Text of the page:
Protect yourself in our platform

Protect against adverse movements for free

Set a stop-loss to close your CFD position automatically if the market moves against you. There’s no trigger charge, but no guarantee of protection against slippage – so your position could be closed out at a worse level if the market gaps.

Choose exactly where your trade closes

Attach a guaranteed stop to your CFD position, and it’ll always be closed out at exactly the price you specified. Barrier options and turbo24s have this guaranteed stop built in, in the form of the knock-out level.

What’s more, you’ll only pay for your stop if it’s triggered. If this happens, our guaranteed stop premiums still offer the best value in the market for most major indices and FX pairs.

Don’t miss out on profits

Place a trailing stop when you open your CFD trade and it will move with your profit. If the market turns, your position will close out at your trailing stop’s new level. So you can lock in profits without the need to monitor your position and adjust your stop.

Like regular stop-losses, trailing stops don’t protect against slippage.

Take profit automatically

Set a limit order in line with your profit target, and we’ll close your position for you when the price hits your chosen level. Available on barriers, turbo24s and CFDs.

Stay on top of market movement

Set price alerts, and we’ll notify you by text or email when a market reaches your specified price.

Always know your profit and loss

Keep an eye on the always-visible balance snapshot in our platform, and react quickly if the market moves against you, and deal out almost instantly to protect a profit or minimise a loss.

Benefit from negative balance protection

Regulations ensure that if your balance does go negative, we’ll be obligated to bring it back up to zero at no cost to you.1

Other ways we help

Deal with reduced minimums

Build your confidence while you get used to trading with us, by dealing with reduced minimum deal sizes for a limited time when you open an account.

We offer reduced minimums on spread bets, options and CFD trades.

Find out more

Built-in risk protection

To help protect you from excessive losses, we’ll start closing your positions if your account equity (cash balance +/- running profit/loss) falls to 50% or less of your margin requirement. However, we can’t always apply this protection immediately and you shouldn’t rely on us doing so. It’s sensible to maintain adequate funds in your trading account to avoid potentially being closed out.

This protection is unnecessary for turbo24s, since your maximum risk is paid upfront and all potential fees are inherent in the turbo price. The cost of overnight funding is accounted for by a small daily adjustment to your knock-out level.

Watch the video to find out more about margin call.

Managing your risk FAQs

When you place a stop-loss order, sometimes referred to simply as a ‘stop order’, you’re instructing your broker to execute a trade on your behalf at a less favourable level than the current market price.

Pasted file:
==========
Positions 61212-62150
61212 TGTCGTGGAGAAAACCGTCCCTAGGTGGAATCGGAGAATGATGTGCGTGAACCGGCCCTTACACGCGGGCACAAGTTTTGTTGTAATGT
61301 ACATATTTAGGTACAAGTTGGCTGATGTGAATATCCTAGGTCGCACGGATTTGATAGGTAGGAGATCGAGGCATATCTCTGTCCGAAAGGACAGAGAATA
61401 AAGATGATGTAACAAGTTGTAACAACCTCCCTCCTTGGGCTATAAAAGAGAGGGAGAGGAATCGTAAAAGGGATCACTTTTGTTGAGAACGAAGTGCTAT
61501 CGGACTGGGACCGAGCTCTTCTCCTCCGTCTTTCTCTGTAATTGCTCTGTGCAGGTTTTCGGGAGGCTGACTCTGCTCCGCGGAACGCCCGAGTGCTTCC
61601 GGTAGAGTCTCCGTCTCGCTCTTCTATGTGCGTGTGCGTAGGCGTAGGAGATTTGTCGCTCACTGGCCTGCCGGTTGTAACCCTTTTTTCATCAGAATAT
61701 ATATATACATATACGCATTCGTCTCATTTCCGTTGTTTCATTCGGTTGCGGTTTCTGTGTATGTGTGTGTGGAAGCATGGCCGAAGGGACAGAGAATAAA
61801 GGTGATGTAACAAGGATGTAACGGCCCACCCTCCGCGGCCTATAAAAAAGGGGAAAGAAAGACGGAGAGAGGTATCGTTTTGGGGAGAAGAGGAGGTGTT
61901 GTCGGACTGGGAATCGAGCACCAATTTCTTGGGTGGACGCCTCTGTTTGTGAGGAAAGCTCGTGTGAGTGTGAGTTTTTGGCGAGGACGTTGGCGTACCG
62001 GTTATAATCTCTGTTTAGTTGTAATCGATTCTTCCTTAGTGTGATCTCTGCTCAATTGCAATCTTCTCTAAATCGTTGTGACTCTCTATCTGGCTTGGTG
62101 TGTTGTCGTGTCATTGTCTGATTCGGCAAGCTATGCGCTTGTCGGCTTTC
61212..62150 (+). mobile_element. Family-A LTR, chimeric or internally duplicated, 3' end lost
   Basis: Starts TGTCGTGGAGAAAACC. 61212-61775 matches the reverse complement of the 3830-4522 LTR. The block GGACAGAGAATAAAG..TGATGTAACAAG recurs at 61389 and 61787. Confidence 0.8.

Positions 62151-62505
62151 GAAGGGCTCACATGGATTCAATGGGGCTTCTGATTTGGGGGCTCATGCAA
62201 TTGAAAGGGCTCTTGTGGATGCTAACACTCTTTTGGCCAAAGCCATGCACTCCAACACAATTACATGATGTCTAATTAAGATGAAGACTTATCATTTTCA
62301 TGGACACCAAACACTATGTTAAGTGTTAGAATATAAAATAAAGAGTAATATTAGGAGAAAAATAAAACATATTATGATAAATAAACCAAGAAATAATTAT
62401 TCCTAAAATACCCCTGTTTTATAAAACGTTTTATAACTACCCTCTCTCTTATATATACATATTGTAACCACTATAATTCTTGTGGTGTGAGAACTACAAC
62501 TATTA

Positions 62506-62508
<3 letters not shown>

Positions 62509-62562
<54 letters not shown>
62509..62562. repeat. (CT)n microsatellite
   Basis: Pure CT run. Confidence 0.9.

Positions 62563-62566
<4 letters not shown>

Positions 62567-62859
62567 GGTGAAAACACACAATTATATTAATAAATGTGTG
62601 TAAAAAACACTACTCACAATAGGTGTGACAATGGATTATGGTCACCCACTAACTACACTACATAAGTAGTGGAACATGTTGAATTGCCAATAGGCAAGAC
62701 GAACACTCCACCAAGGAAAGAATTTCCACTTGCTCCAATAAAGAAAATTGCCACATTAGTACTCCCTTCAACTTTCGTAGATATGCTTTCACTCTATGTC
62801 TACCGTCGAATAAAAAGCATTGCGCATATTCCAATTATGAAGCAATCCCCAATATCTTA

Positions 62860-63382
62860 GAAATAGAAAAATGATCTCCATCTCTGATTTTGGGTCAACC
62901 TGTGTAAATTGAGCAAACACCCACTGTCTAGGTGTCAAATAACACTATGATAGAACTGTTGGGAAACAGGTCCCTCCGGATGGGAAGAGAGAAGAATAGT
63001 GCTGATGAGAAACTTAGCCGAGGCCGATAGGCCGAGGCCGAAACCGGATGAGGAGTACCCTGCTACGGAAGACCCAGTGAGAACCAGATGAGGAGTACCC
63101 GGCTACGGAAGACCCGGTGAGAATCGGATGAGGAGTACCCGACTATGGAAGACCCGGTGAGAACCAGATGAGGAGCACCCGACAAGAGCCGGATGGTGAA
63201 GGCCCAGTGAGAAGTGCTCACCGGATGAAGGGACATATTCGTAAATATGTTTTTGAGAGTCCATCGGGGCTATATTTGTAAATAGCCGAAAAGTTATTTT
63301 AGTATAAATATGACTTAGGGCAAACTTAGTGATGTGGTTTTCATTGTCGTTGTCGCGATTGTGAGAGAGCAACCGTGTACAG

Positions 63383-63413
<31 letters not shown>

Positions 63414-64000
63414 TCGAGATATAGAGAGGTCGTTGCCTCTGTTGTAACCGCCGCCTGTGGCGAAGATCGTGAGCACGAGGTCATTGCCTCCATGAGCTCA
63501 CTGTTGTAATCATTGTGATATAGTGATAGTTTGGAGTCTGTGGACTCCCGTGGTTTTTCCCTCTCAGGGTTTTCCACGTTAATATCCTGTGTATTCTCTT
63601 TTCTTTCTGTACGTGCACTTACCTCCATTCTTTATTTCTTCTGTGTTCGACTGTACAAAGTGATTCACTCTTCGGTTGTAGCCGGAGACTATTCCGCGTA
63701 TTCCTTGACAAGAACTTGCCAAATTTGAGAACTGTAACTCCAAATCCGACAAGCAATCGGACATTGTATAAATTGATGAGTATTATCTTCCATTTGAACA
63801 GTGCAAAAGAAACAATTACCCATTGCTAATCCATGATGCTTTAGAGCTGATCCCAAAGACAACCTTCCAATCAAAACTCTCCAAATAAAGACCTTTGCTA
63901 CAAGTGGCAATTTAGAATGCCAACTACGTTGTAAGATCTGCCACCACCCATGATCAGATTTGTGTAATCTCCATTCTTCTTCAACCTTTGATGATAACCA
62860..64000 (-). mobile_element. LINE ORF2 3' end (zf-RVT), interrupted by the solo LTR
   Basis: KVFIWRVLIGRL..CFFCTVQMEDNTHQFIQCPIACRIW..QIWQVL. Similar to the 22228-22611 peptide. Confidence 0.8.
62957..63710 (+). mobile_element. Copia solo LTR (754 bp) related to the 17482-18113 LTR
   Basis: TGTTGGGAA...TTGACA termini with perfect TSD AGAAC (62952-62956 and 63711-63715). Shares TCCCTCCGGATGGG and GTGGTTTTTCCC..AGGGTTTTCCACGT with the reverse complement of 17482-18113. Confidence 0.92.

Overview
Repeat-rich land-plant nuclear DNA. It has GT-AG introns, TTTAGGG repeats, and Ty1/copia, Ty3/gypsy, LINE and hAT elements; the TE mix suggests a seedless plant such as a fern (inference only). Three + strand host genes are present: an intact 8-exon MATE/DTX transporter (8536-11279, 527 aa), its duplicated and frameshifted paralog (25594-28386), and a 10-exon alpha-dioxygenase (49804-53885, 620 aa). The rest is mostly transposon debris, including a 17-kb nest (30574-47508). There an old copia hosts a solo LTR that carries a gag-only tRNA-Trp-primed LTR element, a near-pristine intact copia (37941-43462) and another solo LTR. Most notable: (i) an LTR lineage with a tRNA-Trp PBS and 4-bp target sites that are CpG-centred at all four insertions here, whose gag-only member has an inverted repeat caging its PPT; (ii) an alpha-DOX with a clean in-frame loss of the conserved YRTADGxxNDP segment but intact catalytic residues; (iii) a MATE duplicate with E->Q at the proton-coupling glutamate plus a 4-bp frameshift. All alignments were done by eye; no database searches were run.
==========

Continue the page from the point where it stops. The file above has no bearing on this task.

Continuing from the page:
You’ll usually do this to limit your losses on a position, in the event that the market moves against you. Set your stop-loss at a certain level, and your broker will close your position for you when the market hits that level – so you don’t need to watch the markets constantly.

It’s worth remembering that stop-loss orders do not protect against slippage resulting from markets ‘gapping’, or moving a large distance in a split second due to unforeseen external influences. You can ensure your trade is executed at exactly the level specified by using a guaranteed stop. With IG they’re free to place, and carry a small premium if triggered.

If you’re placing a stop-loss order on a long trade – a trade where you’ve bought a market in the expectation that its price will go up – your stop-loss order will be an instruction to sell at a worse price than the one you opened your trade at. Conversely, a stop-loss order on a short trade (where you’re selling a market) is an instruction to buy at a worse price than you opened at.

Where you place your stop-loss depends on how much risk you’re prepared to take on. Watch our video to learn three popular strategies for deciding stop placement, and using them to manage your risk.  

In trading, ‘risk’ refers to the possibility of your choices not resulting in the outcome that you expected. This can take the form of a trade not performing as you’d thought it would, meaning that you make less – or indeed, lose more – than originally anticipated.

Trading risk comes in a range of forms. The most common is ‘market risk’, the general risk that your trades might not perform based on unfavourable price movements – affected by a range of external factors like recessions, political unrest and so on.

Traders are usually prepared to take on some degree of risk in order to participate in the markets, and hopefully make their trading profitable over time. How much trading risk they’ll take on depends on their strategy, and the risk-reward ratio they’ve set for themselves.

It’s therefore important to recognise how much capital you can stand to risk, both on a per-trade basis and as a whole over time.

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1Negative balance protection is a requirement of the European Securities and Markets Authority (ESMA), and applies to trading-related debt only. It is not available to professional traders.